- Protein – Out of all macros, protein is the most important for weight loss. Why? It reduces hunger cravings, increases protein synthesis and metabolism, promotes muscle growth and helps repair muscles. There is some conjecture as to what the ideal intake is but there is reliable evidence suggesting that 1.6 to 2g/kg of bodyweight or roughly 30% of total caloric intake is suitable
- Total Caloric Intake – It may take some work to discover your true activity level and caloric intake. For the most part, people are overly optimistic about their activity level and deliberately inaccurate with tracking their caloric intake. Take your time and learn what moves the needle in the right direction
- Carbohydrates – Avoid refined sugars and processed foods as much as possible but carbohydrates are essential for brain function. The primary fuel source of the brain is glycogen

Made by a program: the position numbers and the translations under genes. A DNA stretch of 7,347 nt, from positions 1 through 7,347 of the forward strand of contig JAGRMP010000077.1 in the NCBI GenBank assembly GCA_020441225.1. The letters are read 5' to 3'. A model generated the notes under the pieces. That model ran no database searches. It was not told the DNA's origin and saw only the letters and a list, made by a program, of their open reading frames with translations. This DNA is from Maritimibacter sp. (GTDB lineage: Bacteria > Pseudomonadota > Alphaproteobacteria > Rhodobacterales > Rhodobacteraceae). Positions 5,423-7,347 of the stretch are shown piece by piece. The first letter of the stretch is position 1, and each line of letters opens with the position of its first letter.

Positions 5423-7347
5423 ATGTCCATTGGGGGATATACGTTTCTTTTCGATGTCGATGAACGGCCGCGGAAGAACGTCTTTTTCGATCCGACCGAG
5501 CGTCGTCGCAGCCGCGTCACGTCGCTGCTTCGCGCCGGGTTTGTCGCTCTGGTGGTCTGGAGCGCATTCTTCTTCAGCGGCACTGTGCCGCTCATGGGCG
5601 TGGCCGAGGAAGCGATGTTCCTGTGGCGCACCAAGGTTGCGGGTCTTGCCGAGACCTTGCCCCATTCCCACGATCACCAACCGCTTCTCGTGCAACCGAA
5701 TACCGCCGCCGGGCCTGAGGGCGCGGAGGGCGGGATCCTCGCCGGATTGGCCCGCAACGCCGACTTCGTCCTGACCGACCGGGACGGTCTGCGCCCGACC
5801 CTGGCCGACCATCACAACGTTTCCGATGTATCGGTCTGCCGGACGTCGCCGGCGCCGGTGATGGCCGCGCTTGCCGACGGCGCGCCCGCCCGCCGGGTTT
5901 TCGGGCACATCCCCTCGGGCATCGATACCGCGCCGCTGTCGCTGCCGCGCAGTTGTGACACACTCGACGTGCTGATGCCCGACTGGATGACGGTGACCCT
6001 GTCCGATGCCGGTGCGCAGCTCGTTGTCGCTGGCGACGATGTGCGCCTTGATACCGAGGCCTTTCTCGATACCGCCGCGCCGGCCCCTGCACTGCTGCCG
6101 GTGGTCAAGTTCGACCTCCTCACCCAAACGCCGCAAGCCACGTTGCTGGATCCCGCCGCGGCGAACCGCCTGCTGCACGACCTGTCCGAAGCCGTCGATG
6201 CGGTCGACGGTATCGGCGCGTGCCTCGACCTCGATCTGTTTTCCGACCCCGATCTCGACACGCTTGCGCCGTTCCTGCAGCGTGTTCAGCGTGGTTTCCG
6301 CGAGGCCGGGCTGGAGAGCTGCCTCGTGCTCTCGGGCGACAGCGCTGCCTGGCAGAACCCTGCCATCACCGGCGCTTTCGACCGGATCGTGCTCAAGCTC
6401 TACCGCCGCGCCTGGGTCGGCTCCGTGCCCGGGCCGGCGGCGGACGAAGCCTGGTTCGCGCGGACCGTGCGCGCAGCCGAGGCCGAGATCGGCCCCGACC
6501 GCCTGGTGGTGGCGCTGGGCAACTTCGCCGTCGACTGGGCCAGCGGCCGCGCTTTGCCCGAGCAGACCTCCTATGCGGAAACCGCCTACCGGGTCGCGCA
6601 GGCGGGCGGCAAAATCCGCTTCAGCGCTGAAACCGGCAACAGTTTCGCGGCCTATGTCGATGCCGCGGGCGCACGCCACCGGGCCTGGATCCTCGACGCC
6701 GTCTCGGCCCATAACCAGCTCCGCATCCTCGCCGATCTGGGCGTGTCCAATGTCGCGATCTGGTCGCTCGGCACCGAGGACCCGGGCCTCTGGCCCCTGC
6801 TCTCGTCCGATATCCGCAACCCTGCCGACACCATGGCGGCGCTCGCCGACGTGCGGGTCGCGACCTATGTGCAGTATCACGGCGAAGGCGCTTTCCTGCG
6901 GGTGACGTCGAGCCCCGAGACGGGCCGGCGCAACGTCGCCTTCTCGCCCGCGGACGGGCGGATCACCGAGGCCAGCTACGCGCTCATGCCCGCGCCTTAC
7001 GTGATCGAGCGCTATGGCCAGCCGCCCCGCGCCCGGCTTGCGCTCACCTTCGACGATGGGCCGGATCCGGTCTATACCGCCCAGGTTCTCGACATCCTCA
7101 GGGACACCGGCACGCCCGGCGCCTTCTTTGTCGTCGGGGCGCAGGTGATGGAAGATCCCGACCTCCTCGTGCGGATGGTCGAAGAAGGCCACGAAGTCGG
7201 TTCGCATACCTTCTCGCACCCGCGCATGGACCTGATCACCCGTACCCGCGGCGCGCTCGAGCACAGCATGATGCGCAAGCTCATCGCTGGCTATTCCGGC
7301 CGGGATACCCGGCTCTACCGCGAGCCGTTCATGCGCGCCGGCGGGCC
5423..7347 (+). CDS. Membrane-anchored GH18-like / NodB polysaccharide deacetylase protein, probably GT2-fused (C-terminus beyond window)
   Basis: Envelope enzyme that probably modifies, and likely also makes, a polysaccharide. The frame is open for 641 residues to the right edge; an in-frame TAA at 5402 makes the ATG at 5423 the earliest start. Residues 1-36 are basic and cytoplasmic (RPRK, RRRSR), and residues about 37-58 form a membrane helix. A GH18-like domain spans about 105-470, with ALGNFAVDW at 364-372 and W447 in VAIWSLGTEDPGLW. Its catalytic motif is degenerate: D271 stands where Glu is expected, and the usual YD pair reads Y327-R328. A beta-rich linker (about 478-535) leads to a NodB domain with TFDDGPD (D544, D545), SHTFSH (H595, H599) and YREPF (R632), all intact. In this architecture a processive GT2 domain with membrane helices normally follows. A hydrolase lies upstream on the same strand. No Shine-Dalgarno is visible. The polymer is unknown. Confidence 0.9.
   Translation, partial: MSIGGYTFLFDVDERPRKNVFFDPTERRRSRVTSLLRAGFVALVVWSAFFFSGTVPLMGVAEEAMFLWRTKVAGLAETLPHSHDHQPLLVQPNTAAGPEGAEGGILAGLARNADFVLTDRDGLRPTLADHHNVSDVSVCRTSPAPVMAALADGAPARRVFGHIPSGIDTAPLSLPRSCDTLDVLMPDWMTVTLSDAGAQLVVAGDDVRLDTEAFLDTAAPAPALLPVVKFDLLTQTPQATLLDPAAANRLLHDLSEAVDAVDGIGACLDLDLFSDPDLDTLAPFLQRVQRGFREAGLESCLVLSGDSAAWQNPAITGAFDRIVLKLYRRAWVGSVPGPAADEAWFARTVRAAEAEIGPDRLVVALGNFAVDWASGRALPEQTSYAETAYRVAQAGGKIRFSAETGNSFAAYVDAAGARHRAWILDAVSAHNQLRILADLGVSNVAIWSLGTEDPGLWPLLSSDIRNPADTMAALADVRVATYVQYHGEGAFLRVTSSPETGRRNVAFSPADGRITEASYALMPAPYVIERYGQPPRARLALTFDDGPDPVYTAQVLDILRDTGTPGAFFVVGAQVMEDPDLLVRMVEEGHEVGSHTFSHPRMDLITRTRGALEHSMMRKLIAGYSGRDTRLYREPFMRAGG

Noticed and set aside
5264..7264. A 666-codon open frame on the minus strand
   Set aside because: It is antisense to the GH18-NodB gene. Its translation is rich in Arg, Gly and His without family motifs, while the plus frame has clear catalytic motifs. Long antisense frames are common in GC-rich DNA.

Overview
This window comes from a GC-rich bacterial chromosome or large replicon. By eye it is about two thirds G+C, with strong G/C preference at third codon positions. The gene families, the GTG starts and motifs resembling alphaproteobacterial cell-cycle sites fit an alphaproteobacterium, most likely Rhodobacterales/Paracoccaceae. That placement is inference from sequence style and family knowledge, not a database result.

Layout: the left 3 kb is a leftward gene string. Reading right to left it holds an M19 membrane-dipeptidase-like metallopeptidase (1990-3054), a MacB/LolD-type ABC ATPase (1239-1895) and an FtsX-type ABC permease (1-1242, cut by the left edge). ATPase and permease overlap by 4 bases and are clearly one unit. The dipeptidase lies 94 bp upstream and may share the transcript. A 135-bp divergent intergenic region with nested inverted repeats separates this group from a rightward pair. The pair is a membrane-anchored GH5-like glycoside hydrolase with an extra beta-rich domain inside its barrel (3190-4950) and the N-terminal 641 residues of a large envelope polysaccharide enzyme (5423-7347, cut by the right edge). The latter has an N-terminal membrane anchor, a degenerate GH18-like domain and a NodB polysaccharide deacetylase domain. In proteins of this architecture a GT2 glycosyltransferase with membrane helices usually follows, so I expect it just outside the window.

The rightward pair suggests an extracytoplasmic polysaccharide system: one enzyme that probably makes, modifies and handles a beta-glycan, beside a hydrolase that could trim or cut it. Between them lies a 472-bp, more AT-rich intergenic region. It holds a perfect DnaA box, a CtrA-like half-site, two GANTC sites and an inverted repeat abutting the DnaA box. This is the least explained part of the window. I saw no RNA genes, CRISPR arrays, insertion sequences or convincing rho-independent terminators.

- Fats – Focus on healthy fats such as nuts and avocado, and avoid deep-fried and processed foods as much as possible
As you can see, it’s about balance. Sustainable weight loss is about setting realistic and repeatable habits in place that work over the long term. If you need specific adjustments made due to a specific medical condition, speak to a dietician.
Once you have the bracket you need to work with, track your progress over a 28 day period, observe how many times you hit the target and continue to refine your approach as you go. Aiming for an 80% success rate when hitting your bracket is where we see a lot of people make the best progress, aim for execution and not perfection.
Sleep, Stress & Stimulants
If you haven’t already realised, our habits with food are directly related to the factors of sleep, stress and stimulants. When one or more of these elements are not in a productive state, they directly influence each other to form unproductive coping mechanisms.